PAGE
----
Two boxers spar. An old man sits on a bench. Two small events that are intricately, and intimately, connected open Martin Flink’s graphic novella and introduce you to his elegant, naturalistic worldview. Flink’s pages are built as much as designed – a brawny nine-panel grid that’s as wide and strong – as the boxer the story centres on. Flink opens it out regularly, spreading panels whole thirds of the page, but it’s always constrained by that nine-panel grid. It’s a brave move, few people have used the nine-panel page as successfully as Alan Moore in Watchmen, but Flink is more than up to the task. The subtlety of the art and the minimalist script combine to focus your attention where it needs to be without ever feeling like your eye is being dragged around the page.
That being said, there’s real authority to his art. Simple lines combining to drive home the physicality of the characters to touching effect. The boxer is a wall, not of unlikely Olympian muscle, but strength, size. He’s a bear of a man at the height of his powers and the fact Flink refuses to give him a superhero six-pack only makes him seem stronger. He’s a real physical presence on every page, but Flink takes care to show his tender side too. He’s a charming husband, a loving father and a goofball to boot and the scenes between him and his wife are charming, reminiscent of a less immediately tragic version of Jeff Lemire’s stunning Lost Dogs. He’s an expressive, likable, flawed hero and Flink’s script, despite containing less than 200 words of dialogue, shows you every emotion he feels, from elation to grief. It’s not an easy read at times, because the art is so open and so expressive but it never failed to hold your attention.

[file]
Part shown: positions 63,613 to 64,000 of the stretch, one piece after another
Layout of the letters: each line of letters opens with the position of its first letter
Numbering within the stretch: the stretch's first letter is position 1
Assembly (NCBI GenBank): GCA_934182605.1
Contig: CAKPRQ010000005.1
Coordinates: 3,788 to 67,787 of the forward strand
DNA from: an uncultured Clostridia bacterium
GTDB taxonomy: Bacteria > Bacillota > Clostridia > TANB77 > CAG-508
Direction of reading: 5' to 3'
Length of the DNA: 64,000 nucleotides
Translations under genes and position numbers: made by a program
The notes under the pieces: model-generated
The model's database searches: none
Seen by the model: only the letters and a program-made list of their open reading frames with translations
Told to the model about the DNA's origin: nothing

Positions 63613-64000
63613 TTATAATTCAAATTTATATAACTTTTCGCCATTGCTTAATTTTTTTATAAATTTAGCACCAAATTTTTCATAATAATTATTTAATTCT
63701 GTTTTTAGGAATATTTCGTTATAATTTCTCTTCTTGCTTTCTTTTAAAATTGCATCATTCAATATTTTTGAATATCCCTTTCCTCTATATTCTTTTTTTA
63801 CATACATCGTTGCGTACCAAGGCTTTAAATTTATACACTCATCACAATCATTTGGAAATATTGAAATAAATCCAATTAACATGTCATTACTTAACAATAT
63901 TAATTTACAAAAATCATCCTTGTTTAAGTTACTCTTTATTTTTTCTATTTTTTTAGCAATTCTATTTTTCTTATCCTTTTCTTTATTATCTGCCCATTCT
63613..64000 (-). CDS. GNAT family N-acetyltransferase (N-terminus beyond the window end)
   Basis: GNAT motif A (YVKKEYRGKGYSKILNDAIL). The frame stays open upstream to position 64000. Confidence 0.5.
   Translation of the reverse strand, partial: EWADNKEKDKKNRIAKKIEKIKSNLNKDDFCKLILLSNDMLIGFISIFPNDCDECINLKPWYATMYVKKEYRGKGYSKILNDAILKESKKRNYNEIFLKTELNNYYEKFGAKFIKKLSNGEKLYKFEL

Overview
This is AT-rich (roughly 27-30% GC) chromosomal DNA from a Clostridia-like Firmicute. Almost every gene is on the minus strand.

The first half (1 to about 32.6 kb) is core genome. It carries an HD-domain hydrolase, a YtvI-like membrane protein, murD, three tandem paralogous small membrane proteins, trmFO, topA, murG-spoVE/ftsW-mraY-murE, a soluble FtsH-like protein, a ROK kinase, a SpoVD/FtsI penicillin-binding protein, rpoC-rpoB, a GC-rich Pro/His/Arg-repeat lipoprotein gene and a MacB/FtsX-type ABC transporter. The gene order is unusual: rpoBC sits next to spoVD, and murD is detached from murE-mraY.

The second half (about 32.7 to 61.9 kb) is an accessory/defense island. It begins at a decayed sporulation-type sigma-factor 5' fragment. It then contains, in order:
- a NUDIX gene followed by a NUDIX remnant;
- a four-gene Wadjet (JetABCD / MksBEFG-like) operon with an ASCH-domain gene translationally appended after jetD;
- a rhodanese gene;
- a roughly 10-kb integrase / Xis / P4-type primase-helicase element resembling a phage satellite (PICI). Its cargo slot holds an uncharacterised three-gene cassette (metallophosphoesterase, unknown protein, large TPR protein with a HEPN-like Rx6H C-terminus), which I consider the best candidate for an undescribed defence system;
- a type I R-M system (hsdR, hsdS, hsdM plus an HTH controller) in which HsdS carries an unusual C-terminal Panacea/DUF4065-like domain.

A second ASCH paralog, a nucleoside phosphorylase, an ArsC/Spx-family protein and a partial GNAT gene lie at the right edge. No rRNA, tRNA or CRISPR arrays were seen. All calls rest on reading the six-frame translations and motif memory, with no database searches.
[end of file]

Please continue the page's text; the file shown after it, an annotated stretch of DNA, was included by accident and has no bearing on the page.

Where Flink takes great pains to show the boxer as vital and moving, constantly circling, constantly looking for an opening, the old man is a point of stillness. Old but not frail, he’s the calm eye of the storm to the boxer’s frenetic chase around the ring of his life. The old man spends most of the book sitting on the bench we first meet him on, but Flink’s careful draftsmanship and eye for nuance means we pay attention to every panel the old man features in. The nine-panel grid helps Flink close in on both characters, but whilst he uses it to show the boxer progressing through his life, he focuses on the moment with the old man. Every head turn, every gesture tells the old man’s story and as it comes to an end, and you realise what’s going on. It’s these panels that make the story, and break your heart.
The Man Of Glass is a small, gentle story about what happens to us, planned and otherwise. It’s a quick read, but it’s also a perfectly balanced one. You’ll read it once but Flink’s deft art and lightness of touch will ensure you’re thinking about it long after you’ve finished the book. A small, poignant gem.